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Tuesday June 18, 2024

Heat stroke – a preventable disaster

By Muhammad Qasim
May 20, 2024
People cover heir heads with wet towels during a heatwave. — AFP/File
People cover heir heads with wet towels during a heatwave. — AFP/File

Islamabad:Extreme hot weather is persisting in most parts of the country including the twin cities of Islamabad and Rawalpindi and a more severe heat wave expected this week has convinced almost all the stakeholders including the concerned government authorities at the federal and the provincial levels to take necessary actions to safeguard population from the deadly effects of the heat-related illnesses.

There are chances of significant increase in the number of serious heat-related threats like heat stroke that is considered as the most severe form of heat-related illnesses with mortality rate ranging from 10 per cent to 80 per cent.

Heat stroke, the most severe form of heat-related illness is defined as a body temperature higher than 40.6 degree Celsius (105.1 degree Fahrenheit) due to environmental heat exposure. Studies reveal that heat stroke can be avoided by adopting simple preventive measures however in cases of delay in treatment, the mortality rate of heat stroke can be as high as 80 per cent. Early diagnosis and cooling may reduce mortality rate to 10 per cent.

Office of the District Health Officer Islamabad at the Ministry of National Health Services, Regulations and Coordination has already issued a detailed heat wave advisory for the general public asking individuals to take immediate necessary measures. The advisory issued by the DHO Islamabad Dr. Muhammad Zaeem Zia states that heat stroke can cause death or permanent disability if emergency treatment is not given.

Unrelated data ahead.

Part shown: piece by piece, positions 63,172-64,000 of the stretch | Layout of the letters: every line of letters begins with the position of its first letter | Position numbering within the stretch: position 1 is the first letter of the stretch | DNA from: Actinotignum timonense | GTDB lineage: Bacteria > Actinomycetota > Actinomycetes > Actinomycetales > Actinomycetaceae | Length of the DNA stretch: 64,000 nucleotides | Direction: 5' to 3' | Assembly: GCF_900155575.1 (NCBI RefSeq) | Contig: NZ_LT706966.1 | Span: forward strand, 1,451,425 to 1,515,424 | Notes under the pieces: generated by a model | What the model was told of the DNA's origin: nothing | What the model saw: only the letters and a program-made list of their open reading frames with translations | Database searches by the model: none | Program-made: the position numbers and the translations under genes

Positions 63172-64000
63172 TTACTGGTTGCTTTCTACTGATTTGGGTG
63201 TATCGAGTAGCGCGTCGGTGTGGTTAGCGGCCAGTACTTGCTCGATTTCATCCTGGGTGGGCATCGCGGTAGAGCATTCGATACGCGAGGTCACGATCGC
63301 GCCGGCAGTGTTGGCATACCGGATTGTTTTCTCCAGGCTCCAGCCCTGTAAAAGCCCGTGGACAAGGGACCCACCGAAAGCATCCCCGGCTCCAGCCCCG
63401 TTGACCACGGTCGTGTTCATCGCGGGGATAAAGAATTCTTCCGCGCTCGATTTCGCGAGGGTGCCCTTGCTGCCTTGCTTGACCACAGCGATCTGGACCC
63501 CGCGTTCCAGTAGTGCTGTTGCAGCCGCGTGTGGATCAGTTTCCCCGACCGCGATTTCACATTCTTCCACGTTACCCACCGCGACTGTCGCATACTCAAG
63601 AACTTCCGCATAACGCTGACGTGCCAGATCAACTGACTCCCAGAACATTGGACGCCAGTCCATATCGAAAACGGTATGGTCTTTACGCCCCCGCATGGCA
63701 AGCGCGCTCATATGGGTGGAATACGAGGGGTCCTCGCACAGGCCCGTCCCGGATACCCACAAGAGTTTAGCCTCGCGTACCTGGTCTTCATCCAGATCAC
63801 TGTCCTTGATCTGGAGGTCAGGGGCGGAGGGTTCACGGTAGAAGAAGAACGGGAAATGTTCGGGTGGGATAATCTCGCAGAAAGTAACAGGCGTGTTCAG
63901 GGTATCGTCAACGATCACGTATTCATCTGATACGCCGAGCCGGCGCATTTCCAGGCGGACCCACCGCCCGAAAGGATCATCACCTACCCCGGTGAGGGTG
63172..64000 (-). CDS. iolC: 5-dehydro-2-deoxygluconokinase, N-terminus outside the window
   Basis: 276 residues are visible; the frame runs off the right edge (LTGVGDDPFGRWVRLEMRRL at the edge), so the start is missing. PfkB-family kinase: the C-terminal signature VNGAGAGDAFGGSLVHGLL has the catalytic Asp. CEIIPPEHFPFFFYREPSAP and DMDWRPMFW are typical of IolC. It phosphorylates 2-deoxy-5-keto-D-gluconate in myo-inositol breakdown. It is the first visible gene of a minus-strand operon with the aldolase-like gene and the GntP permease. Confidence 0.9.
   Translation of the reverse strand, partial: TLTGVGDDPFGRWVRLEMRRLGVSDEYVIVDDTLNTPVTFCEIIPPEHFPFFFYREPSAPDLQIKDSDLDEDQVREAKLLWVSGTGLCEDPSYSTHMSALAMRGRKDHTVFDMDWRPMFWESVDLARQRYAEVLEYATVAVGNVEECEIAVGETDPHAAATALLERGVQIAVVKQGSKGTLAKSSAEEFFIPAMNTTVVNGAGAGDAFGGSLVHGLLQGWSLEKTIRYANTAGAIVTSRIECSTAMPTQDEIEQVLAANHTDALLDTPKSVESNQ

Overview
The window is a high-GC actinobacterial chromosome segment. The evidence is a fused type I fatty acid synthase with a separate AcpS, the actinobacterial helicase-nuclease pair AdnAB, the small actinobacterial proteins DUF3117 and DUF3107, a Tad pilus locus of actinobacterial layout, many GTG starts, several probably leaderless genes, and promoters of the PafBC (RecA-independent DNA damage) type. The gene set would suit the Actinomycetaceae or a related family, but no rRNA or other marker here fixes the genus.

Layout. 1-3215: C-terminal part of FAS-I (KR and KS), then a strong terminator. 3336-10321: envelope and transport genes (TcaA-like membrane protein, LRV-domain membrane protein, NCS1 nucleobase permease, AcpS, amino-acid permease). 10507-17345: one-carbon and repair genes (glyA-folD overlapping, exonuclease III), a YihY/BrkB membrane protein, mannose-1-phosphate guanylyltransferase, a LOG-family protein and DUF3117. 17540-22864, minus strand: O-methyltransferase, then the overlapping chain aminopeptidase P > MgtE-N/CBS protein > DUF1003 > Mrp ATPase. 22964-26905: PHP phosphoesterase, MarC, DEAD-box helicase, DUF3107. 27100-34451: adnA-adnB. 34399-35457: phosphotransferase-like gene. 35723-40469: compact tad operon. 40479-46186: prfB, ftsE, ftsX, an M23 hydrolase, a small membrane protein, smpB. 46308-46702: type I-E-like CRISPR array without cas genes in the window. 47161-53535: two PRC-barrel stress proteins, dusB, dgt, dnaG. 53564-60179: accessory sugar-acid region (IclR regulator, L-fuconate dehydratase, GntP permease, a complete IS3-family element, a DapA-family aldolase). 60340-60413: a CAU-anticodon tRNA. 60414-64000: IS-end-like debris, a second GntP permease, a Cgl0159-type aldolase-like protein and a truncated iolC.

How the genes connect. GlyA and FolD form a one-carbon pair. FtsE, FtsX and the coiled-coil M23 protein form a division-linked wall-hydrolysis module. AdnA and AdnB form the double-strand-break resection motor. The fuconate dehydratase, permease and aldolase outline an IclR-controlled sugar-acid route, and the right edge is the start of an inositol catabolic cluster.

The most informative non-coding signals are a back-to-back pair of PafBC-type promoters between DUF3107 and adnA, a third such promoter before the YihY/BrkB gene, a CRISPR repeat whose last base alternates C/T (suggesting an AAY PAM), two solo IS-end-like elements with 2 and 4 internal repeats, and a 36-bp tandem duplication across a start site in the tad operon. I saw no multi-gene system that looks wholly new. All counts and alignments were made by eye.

Generally, the symptoms of heat stroke include profuse sweating or the absence of sweating with hot red or flushed dry skin, weakness, lethargy, chills, throbbing headache, high body temperature, hallucinations, confusion, dizziness and slurred speech and if one is having any of the symptoms, he or she should immediately be taken to the nearest healthcare facility.

The advisory states that infants, elderly persons, athletes and outdoor workers are at high risk for heat stroke. Heat/sun stroke is a preventable condition. Common preventive measures include: Avoid going outside during the hottest time of the day. Avoid strenuous physical activity if you can. If you must do strenuous activity, do it during the coolest part of the day, which is usually in the morning between 04:00 AM and 07:00 AM. Stay in the shade.

Do not leave children or animals in parked vehicles. Drink plenty of water while limiting time in direct sunlight in hot weather or in places with high environmental temperatures, avoid becoming dehydrated and refrain from vigorous physical activities in hot and humid weather, states the advisory.

The heat wave advisory further suggests that persons working under the sun should prevent dehydration and heat stroke by taking time out of the sun and drinking plenty of water/fluids. The patients should avoid use of caffeine and sugar containing soft drinks and/or tea, which may exacerbate dehydration.

Consume salty foods, use umbrella, and wear hats, light coloured, light and loose-fitting clothes during the hot/humid environmental conditions, said the DHO. Keep the body cool and hydrated by taking cool showers or baths during a heat wave. You can also use cold packs and wraps, towels, sponging, and foot baths to keep cool. The advisory states that if you feel dizzy, weak, anxious or have intense thirst and headache during a heat wave, it is best to move to a cool place as soon as possible and measure your body temperature. Drink some water or fruit juice to rehydrate.

If you have painful muscular spasms particularly in the legs, arms or abdomen, rest immediately in a cool place and drink oral rehydration solutions (ORS) containing electrolytes. Medical attention is needed if heat cramps last for more than one hour. The heat wave advisory suggests that victims of heat stroke must receive immediate treatment/management.